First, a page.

Excerpt from 9th Entry: … bellowing a stream of Danish oaths Jansen with a tremendous twist of the steering oar sent the boat spinning round and as her bow came seawards……
I was ten years old when first I ventured into the open sea and from that morning I date my life begun in the service of the wild.
Well even now more than a score of years after do I remember the scene, a cold leaden day, the sea a vast expanse of white-crested breaking wavelets, the hills and mountains half hidden in swirling mist all – sea, mountain and town cheerless and chilled.
Our Subcraft possessed a tiny torturous channel through the rocks into the open sea and in a barely sheltered cove stood half a dozen or less rough sheds of wood and iron in which were stored a few boats and a mass of sea gear – ropes, sails, oars, salt, stained clothing, fishing lines and nets – caves of Aladdin to imaginative boys soaked in romance of the sea.
The owners and crews of these craft were ordinary townsmen to their friends but to us dauntless heroes in disguise. Often I laugh now at how we looked upon staid Lawyers and Clerks given to fishing and mild rowing and sailing as worthy fellows of Morgan, Kidd and Teach and how many a night we lay wondering whether they were running cargoes through the wild weather outside.
Devoutly we prayed that our stout policeman was not hidden near the sheds ready to lead forward a rush of sailors from whatever warship lay in the dock. Often I shivered and held my breath with horror as I pictured some particular hero who had let me carry fish or gear, being cut down by a cutlass wielded by some brawny salt and I always prayed that the smugglers would get away and drag with them our unfortunate constable whom I doomed to the plank, the stake and marooning on Robben Island.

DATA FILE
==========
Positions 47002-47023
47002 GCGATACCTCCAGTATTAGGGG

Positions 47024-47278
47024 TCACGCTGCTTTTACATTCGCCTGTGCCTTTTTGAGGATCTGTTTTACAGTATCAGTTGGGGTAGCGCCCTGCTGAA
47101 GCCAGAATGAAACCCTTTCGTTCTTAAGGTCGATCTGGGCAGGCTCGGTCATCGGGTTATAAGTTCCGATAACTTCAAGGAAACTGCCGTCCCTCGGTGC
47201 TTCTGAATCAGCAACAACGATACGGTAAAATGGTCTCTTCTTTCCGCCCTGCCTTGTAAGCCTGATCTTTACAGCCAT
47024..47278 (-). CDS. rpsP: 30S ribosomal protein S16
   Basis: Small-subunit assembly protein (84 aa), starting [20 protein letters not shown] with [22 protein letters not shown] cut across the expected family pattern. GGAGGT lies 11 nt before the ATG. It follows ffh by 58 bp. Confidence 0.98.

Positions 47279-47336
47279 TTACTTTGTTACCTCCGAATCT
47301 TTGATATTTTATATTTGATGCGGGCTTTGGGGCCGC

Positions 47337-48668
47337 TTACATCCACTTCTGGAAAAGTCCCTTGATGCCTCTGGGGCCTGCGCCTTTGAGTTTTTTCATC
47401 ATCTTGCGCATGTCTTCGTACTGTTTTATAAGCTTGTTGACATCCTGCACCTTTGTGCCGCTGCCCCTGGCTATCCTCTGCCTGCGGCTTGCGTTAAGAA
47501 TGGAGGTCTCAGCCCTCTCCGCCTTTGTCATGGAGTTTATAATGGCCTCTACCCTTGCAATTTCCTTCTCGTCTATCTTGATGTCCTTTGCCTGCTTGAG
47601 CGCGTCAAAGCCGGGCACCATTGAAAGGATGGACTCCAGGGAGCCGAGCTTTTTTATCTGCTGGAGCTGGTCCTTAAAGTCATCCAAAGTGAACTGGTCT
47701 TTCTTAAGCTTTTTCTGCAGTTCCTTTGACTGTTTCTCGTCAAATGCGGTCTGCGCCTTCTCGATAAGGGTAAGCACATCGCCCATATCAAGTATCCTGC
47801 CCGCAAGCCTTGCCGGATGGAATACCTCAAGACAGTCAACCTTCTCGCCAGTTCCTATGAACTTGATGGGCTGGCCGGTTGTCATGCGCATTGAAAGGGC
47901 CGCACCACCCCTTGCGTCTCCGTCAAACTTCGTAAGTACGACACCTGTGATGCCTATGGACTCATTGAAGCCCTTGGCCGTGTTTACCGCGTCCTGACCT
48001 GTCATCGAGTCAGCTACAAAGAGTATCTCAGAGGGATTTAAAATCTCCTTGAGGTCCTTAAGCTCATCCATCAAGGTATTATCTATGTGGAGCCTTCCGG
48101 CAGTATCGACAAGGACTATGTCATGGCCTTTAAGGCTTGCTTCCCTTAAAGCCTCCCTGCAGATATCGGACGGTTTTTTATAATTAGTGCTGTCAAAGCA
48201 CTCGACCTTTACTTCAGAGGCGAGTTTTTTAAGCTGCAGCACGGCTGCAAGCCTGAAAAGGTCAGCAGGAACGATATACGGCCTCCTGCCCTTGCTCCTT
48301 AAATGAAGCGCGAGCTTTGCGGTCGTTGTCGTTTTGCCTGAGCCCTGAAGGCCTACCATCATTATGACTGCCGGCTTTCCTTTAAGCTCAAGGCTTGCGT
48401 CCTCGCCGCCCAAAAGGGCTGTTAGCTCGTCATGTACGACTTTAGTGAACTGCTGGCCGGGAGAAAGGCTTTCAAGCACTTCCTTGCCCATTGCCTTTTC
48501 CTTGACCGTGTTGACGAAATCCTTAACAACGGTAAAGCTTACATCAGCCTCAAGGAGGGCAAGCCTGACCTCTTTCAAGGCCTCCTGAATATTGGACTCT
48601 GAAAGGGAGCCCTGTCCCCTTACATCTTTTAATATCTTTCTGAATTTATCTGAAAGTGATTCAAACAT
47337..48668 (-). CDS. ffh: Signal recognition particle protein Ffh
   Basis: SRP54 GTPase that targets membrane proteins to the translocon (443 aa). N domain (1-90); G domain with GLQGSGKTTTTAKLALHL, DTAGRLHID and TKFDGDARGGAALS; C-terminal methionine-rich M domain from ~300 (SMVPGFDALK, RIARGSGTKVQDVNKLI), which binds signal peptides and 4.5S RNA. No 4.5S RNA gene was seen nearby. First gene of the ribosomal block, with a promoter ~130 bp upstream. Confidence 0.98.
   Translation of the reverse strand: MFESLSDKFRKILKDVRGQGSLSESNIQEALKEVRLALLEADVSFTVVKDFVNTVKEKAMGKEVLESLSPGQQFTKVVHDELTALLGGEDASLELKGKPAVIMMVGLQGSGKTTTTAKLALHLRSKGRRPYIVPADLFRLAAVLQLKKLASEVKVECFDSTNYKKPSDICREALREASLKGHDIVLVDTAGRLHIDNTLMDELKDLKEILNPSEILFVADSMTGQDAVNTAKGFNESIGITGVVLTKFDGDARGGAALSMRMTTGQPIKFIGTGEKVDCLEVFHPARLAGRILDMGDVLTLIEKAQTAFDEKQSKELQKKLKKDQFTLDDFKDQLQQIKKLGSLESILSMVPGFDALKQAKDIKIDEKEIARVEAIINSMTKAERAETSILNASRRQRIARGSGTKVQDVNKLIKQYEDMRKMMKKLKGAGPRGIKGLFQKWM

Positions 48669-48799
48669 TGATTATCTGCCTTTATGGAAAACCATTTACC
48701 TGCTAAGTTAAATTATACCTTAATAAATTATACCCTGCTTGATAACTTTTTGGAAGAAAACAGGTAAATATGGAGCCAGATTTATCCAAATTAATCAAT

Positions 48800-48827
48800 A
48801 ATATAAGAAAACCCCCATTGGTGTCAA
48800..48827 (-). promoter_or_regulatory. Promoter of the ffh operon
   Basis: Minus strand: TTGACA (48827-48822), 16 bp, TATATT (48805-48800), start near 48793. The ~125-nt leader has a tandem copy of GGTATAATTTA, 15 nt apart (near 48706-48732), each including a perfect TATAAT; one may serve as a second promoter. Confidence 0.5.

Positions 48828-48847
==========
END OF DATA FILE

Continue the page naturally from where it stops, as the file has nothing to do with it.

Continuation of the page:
But if the amateur seafaring men were heroes, the crew of our one real fishing boat was of those admitted to the highest circle of the Elect. That they ventured to sea at night, went on to offices, lived in tiny huts on the mountain, craved all weathers, spoke a real jargon of the sea and looked prototypes of our book heroes – ragged bronzed hairy, burly, seafaring men stamped them to our minds as hell marked.
From these men of the sea I had learned to splice and knot, to distinguish the rig of different craft which passed going in and out of the Bay and much of the life of the forecastle. Only three of the fishermen had been deepwater seamen but they ventured many a year in sailing ships and varied the life of the ocean with all manner of spells ashore. Today I think back but even now my thoughts of two are good thoughts and rough and wild as they brought very little of evil into our minds.
For long I had been a pet amongst them and often I had begged to put to sea and at last, as they ran the boat into the water Jack, the skipper, shouted “Jump in Youngster!” and in a second I had tumbled into the stern sheets and was embarked on a great adventure.